Published: February 20, 2018
Published: February 20, 2018
It is taking too long for the General Services Administration to process new offers from companies looking to get on a Multiple Award Schedules, according to officials, but a new policy seeks to streamline and standardize that work.
The MAS program will be releasing a draft of the new policy in “two-and-a-half to three months,” said Tiffany Hixson, GSA assistant commissioner for the Office of Professional Services and Human Capital Categories, during ACT-IAC’s Feb. 22 Federal Insights Exchange.
Department of Veterans Affairs.
The Department of Veterans Affairs (VA) adopts as final the proposed amendments to VA regulations. This rulemaking prescribes five new Economic Price Adjustment clauses for firm-fixed-price contracts, identifies VA’s task-order and delivery-order ombudsman, clarifies the nature and use of consignment agreements, adds policy coverage on bond premium adjustments and insurance under fixed-price contracts, and provides for indemnification of contractors for medical research or development contracts. This document adopts the proposed rule published on March 13, 2017, as a final rule with five technical non-substantive changes.
No one has said federal procurement is simple. But it’s way more complicated than it has to be. The Section 809 Panel looked closer at Defense procurement and found that the word “subcontractor” has around 27 different definitions. The rules make fine distinctions between commercial and commercial-off-the-shelf. The Panel has proposed numerous reforms. Joseph Petrillo, procurement attorney with Petrillo and Powell, joined Federal Drive with Tom Temin to discuss the reforms he believes will be most beneficial.
Listen to the story at federalnewsradio.com
It’s important to note that Congress ultimately approves the federal budget, and must ultimately pass an omnibus spending bill or another continuing resolution before March 23, the end date of the current CR for the 2018 budget proposal.
More than one year after President Trump issued an executive order calling on all federal agencies to submit a comprehensive plan to reorganize and reform themselves, the administration has proposed what it is now calling a “first step” toward submitting those changes.
The proposals were laid out in Trump’s fiscal 2019 budget, often focusing on consolidating administrative functions or merging various programs with similar functions, but not every agency detailed its plans. Some agencies put forward more specific ideas, such as shifting bureaus to new locations or transferring responsibilities to other agencies. The administration said more details would be forthcoming, pledging to create concrete goals and trackable metrics with “senior accountable officials” to oversee them.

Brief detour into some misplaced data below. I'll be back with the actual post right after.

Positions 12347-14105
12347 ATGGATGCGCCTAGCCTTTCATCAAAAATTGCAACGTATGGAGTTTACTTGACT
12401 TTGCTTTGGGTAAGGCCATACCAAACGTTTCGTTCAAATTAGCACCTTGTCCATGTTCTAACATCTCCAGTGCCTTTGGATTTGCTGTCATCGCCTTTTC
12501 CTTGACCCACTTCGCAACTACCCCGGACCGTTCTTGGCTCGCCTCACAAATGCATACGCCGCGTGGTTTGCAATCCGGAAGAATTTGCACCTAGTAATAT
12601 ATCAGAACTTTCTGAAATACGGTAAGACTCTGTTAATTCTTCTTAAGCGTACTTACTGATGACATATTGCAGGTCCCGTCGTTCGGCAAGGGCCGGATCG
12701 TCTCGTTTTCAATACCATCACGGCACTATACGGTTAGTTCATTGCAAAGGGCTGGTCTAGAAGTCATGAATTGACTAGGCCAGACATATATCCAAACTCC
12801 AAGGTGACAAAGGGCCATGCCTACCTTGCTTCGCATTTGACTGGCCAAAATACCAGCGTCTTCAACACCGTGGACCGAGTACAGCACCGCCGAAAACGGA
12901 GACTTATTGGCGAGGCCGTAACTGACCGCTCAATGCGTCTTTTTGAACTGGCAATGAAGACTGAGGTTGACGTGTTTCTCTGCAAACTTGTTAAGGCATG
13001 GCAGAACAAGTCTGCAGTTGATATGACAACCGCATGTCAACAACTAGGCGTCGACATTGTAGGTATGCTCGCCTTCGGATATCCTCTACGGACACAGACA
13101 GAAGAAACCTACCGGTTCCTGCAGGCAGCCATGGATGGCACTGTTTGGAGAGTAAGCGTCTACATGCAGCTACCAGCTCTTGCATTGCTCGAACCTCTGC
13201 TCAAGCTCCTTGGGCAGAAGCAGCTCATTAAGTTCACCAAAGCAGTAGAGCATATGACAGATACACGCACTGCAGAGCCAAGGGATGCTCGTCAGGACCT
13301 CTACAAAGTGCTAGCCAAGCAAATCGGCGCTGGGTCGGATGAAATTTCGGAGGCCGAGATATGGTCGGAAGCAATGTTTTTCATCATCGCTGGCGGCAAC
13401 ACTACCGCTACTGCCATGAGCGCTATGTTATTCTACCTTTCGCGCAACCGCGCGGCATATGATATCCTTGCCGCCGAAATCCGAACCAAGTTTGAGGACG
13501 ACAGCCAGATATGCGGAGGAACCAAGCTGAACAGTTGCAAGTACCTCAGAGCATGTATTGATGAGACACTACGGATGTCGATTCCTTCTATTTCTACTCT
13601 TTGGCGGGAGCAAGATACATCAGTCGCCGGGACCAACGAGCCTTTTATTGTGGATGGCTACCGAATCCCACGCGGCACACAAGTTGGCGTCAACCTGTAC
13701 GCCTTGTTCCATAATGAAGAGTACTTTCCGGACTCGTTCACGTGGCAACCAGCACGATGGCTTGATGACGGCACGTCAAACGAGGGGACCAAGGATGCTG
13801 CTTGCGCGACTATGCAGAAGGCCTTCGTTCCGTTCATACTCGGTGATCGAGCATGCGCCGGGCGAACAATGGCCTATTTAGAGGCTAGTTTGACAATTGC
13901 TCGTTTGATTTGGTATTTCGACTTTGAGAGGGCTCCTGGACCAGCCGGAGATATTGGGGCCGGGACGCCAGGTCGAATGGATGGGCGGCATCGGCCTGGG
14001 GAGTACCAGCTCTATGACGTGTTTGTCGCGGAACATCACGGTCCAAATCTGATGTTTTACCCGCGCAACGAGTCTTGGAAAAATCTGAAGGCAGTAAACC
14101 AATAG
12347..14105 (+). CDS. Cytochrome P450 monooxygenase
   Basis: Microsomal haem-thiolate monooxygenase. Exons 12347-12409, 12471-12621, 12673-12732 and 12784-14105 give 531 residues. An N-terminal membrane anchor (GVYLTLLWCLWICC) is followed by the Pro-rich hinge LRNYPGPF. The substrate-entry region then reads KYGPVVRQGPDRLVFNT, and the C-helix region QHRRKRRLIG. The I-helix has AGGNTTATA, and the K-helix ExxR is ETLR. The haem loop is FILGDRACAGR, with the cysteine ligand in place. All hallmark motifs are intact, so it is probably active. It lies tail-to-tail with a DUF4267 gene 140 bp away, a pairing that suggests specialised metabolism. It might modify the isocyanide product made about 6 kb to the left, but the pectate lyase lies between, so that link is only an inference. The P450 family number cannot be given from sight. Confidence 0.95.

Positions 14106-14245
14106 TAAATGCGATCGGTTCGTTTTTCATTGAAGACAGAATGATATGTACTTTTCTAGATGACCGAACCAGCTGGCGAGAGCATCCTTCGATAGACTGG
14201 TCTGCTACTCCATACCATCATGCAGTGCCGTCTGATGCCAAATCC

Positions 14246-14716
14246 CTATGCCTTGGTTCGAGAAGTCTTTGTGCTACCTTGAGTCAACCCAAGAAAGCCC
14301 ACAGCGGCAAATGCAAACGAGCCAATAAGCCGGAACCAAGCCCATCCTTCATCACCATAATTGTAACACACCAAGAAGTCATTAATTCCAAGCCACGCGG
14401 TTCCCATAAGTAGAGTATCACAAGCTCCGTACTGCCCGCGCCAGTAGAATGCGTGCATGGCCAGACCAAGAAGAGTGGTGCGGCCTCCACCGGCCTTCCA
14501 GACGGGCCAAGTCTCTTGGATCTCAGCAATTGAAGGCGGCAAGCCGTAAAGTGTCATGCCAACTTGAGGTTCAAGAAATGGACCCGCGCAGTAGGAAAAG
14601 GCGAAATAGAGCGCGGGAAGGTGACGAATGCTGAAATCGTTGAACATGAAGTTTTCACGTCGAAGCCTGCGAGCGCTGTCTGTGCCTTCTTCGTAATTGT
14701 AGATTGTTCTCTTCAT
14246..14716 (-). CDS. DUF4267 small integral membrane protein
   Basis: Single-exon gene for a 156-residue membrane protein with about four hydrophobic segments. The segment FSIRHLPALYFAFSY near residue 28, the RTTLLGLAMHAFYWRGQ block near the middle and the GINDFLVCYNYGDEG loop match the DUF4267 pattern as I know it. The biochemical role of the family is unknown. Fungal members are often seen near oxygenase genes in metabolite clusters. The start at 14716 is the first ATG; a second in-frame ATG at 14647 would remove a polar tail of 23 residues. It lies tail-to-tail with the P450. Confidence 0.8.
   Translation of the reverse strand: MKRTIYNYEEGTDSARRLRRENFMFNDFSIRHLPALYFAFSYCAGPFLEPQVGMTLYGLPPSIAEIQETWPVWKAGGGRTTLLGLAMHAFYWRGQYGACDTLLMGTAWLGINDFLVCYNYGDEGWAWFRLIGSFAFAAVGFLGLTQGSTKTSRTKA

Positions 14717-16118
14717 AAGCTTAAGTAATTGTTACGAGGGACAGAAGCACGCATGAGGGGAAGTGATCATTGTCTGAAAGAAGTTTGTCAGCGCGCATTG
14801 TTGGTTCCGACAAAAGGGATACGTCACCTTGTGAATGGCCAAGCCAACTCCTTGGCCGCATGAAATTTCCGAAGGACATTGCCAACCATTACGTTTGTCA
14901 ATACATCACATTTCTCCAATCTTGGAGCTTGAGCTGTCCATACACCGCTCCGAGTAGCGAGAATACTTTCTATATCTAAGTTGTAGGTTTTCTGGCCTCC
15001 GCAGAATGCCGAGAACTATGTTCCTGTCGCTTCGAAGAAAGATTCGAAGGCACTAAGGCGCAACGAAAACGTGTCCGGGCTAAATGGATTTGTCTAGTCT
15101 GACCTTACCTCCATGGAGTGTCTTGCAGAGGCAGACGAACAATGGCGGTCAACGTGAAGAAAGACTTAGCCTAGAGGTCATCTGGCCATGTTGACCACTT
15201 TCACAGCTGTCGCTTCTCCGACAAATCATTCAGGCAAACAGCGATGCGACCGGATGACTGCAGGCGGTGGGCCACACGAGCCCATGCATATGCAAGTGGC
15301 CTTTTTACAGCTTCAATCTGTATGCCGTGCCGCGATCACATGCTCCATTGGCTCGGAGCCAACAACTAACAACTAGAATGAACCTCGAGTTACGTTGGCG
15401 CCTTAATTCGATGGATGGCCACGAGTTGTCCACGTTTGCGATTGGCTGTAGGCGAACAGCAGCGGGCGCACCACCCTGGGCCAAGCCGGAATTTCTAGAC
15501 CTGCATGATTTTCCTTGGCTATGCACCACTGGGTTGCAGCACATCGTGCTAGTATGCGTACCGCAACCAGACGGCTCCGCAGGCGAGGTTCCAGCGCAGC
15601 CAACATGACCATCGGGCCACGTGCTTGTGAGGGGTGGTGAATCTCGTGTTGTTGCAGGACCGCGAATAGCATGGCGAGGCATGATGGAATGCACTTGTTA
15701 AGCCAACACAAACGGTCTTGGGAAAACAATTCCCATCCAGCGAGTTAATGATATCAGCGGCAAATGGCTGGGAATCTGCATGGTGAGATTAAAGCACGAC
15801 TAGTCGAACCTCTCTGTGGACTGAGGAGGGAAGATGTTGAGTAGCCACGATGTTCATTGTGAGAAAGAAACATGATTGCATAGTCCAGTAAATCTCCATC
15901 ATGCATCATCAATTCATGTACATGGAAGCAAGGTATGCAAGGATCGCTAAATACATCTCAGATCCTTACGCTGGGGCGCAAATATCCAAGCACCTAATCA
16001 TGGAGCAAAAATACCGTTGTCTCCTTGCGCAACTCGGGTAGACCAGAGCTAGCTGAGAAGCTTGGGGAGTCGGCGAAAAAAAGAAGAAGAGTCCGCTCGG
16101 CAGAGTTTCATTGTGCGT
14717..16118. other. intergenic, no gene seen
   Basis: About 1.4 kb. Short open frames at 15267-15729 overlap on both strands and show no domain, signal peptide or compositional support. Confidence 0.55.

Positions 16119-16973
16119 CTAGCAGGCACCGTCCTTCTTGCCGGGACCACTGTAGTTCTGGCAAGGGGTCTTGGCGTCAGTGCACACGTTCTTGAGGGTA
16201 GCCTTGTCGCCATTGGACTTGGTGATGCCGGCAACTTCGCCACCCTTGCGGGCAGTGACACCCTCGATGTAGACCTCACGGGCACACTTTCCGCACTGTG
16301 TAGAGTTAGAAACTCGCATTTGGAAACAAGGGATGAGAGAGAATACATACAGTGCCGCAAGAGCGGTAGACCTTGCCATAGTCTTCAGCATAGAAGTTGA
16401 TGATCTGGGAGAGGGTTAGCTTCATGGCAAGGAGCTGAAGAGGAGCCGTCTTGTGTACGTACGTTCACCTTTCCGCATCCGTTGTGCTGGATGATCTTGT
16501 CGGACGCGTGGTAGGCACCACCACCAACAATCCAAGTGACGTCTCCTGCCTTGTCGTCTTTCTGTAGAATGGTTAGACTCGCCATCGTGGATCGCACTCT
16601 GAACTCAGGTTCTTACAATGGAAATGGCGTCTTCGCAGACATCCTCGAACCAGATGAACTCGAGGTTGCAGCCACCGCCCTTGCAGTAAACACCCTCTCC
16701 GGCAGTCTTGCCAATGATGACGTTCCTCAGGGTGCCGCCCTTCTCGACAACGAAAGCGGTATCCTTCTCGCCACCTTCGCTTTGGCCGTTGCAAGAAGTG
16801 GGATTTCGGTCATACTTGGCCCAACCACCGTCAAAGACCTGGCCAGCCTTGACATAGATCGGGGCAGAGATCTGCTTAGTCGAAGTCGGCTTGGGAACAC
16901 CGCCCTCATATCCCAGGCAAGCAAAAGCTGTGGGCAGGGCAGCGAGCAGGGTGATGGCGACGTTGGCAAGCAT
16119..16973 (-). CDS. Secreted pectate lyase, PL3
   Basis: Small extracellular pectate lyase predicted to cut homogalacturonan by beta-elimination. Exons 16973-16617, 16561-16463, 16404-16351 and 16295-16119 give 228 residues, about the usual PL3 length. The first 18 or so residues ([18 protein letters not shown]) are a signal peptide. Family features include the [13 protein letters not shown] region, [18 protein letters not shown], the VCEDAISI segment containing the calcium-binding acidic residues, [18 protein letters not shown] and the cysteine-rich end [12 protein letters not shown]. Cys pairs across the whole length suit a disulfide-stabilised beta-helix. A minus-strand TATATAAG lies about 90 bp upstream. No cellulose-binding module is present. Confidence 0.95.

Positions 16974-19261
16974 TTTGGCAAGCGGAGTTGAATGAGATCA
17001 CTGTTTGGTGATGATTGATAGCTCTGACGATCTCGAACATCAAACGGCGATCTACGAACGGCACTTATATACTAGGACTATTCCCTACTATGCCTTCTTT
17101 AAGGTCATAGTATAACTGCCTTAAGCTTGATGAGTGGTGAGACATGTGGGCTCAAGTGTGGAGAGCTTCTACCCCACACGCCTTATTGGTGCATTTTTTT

The Situation: The 2018 National Defense Authorization Act requires that the Secretary of Defense implement new rules for enhanced debriefings for certain types of acquisitions.
The Result: Once implemented, the enhanced debriefing rules will provide disappointed offerors with several advantages, including enhanced information about source selection decisions, a follow-up question-and-answer period, and additional time to consider whether to protest.
Looking Ahead: The enhanced debriefing scheme has the potential to increase the public’s (and contractors’) confidence in the procurement system by providing more transparency and could also decrease the number of protests filed.
SAN DIEGO — The Pentagon is warning defense-industry CEOs to better protect their computer networks or risk losing business.
“The culture we need to get to is that we’re going to defend ourselves and that … we want the bar to be so high that it becomes a condition of doing business,” Deputy Defense Secretary Patrick Shanahan said Tuesday at an industry conference here sponsored by the AFCEA and the U.S. Naval Institute.
Shanahan noted that CEOs would likely be hesitant to “sign a cyber disclosure statement that says everybody you do business with is secure.”
Defense acquisition civilian personnel will see no changes in their title, series or grade as the Defense Department begins to cleave the office of acquisition, technology and logistics in half on Feb. 1.
A Jan. 31 memo obtained by Federal News Radio and signed by Deputy Defense Secretary Patrick Shanahan outlines just how the Pentagon will split its acquisition office into an office of research and engineering and an office of acquisition and sustainment. Congress mandated the split in the 2017 defense authorization act.
“In elevating the mission of advancing technology and innovation while simultaneously fostering distinct technology and acquisition cultures, we must also take the opportunity to reform processes, internal practices and regulations and continue to remove barriers to innovation in research, engineering, acquisition and sustainment whenever possible,” the memo states.